Idea To MVP To First Customer In Less Than 30 Days: How We Did It

“You, me, or nobody is gonna hit as hard as life. But it ain’t about how hard ya hit. It’s about how hard you can get hit and keep moving forward. How much you can take and keep moving forward. That’s how winning is done!”

— Rocky Balboa

I’ve started a couple of startups in the past and I probably did everything wrong someone could. But I’ve learned so much from my failures and also from a great community that supported me from day one. People that I haven’t met before. Startups that I haven’t heard of before. They all answered my questions patiently, connected me with the right people and did everything to help me succeed without wanting something in return.

That’s why we — that’s Moritz and me — want to keep Samu as transparent and open as possible. Sharing what worked for us and what did not. Helping people like me to pursue their dreams.

How I came up with the idea

Finding an idea for a startup is never easy, but I would give you the following advice: try solving a problem that you experience yourself and haven’t found any solution for it yet.

For me this problem always has been managing my tasks. I’ve tried out so many different tools over the last 10 years, but none of them just felt right. I’ve nearly always lost my focus — which meant ending up feeling less productive than without a task management tool.

“What is important is seldom urgent and what is urgent is seldom important.”

Dwight D. Eisenhower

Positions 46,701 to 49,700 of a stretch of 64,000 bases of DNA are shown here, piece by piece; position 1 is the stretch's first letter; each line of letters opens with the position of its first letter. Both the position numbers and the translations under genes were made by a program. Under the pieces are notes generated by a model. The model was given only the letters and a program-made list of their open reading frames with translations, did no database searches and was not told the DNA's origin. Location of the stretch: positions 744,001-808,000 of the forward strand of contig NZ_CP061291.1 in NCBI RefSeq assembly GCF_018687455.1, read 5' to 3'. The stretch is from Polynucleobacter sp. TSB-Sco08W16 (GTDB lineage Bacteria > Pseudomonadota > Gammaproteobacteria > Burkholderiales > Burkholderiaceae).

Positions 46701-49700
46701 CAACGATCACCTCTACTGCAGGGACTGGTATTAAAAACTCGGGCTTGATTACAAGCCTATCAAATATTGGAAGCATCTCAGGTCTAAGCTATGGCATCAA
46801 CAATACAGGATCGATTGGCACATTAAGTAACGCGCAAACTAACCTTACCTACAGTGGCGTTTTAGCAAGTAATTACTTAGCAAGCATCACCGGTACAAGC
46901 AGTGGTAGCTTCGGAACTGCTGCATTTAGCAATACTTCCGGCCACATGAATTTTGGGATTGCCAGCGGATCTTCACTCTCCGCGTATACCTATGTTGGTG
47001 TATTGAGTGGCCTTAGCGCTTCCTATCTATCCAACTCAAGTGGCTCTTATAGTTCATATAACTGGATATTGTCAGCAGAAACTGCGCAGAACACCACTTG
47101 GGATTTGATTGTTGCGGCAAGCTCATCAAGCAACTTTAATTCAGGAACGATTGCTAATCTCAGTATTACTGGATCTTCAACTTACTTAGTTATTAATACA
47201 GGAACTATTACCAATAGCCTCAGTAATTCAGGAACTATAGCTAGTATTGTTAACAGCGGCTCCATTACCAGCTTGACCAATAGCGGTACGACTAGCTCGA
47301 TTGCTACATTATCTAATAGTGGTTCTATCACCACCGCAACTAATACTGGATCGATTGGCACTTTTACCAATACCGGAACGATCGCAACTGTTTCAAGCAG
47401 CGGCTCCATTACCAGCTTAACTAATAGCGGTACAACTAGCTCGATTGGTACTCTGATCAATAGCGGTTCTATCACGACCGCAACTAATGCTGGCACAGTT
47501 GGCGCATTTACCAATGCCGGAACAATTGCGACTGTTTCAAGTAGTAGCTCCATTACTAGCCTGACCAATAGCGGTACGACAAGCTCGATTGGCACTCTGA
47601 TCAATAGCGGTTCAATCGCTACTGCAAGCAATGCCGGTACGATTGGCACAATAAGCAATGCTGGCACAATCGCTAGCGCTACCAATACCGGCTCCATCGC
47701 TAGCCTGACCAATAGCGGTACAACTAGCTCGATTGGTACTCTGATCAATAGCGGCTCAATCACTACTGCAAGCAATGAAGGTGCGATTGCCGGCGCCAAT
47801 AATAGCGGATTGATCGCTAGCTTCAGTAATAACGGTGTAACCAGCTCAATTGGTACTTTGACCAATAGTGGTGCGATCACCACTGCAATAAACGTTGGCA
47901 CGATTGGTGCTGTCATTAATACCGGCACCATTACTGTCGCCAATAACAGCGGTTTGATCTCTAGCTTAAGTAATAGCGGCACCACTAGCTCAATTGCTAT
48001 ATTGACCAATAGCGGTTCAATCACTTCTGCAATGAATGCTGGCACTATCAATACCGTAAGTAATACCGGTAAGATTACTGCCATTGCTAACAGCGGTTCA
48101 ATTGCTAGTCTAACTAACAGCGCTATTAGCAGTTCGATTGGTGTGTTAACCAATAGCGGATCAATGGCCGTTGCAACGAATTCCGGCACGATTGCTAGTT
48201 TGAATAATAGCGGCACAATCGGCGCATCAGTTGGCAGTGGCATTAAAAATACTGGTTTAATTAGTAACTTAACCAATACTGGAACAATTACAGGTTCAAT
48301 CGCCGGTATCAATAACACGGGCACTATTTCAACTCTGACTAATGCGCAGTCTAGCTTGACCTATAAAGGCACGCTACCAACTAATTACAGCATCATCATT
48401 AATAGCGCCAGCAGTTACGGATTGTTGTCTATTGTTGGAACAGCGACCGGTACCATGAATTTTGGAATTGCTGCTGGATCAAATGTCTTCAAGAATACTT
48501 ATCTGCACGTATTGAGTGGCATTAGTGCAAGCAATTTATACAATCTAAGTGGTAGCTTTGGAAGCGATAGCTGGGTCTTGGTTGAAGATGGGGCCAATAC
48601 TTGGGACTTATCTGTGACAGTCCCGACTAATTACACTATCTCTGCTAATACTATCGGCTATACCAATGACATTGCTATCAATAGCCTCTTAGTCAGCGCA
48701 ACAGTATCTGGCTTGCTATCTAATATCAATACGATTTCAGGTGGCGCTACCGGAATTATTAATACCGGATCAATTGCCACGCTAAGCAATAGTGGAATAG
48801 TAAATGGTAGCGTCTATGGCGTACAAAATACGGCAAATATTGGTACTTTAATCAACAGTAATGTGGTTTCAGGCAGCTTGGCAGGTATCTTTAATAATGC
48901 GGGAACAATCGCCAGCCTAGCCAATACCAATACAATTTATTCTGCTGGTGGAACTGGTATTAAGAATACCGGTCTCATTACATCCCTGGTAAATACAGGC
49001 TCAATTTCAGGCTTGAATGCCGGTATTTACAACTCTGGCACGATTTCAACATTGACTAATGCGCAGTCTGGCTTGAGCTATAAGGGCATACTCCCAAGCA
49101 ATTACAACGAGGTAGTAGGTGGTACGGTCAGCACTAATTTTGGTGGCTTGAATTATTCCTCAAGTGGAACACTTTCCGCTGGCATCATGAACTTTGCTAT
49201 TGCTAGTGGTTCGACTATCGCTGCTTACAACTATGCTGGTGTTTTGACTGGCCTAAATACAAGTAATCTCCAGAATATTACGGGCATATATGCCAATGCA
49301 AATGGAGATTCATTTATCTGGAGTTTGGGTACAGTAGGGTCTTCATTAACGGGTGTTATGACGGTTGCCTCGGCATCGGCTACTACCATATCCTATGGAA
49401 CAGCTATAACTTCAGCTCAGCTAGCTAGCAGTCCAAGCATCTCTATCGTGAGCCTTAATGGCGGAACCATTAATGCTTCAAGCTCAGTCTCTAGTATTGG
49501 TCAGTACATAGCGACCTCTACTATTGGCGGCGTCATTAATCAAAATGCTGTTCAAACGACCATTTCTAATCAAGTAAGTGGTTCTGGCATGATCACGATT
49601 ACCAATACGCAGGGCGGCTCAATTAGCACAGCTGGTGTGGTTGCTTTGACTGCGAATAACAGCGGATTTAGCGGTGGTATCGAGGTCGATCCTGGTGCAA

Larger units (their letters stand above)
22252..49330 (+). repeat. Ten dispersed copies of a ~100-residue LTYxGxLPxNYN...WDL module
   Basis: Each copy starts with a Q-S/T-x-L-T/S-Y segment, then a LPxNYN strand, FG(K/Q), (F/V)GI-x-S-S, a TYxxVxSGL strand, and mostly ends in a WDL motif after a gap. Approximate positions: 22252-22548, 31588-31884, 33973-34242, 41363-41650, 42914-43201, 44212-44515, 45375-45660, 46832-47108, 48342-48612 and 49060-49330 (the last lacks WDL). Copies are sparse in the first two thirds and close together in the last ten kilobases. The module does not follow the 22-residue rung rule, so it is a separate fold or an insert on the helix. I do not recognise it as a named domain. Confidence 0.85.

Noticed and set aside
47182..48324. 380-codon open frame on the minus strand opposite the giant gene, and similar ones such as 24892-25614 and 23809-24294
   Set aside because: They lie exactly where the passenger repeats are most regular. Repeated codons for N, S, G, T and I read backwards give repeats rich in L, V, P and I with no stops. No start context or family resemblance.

When I was thinking on how to solve this problem for me, it struck me. I’ve remembered something I’ve learned back at school: the Eisenhower matrix, a time management technique used by presidents, business leaders and celebrities. I immediately loved the idea. It is simple, it’s in a niche with little competition and it’s widely used across people all over the world.

Validating my assumptions

I’ve spent around one and half years building another startup, and it ultimately failed. I did a lot of mistakes, but assuming to know what people wanted was probably the biggest one. We built an amazing piece of technology, but people just had no need for it.

At the end of that period I was introduced to the Lean Startup approach by Eric Ries. I was fascinated, especially after I found out that Buffer — a startup that I was closely following for 3 years — used the same approach to build their company. Joel, the founder of Buffer, actually invented a very smart approach to validate if people were willing to pay for a service that does not even exist.

“Samu is a way to bring mindfulness into everyday life as well as to get things done.” — Wikipedia

Inspired by Joel’s approach I’ve called the product Samu as I liked its meaning and used as the domain. I needed a homepage explaining the product and a pricing page explaining the subscription plans. If a user tried to sign up, I’ve displayed a dialog asking for his email address.

The complete website was up and running in less than 5 hours.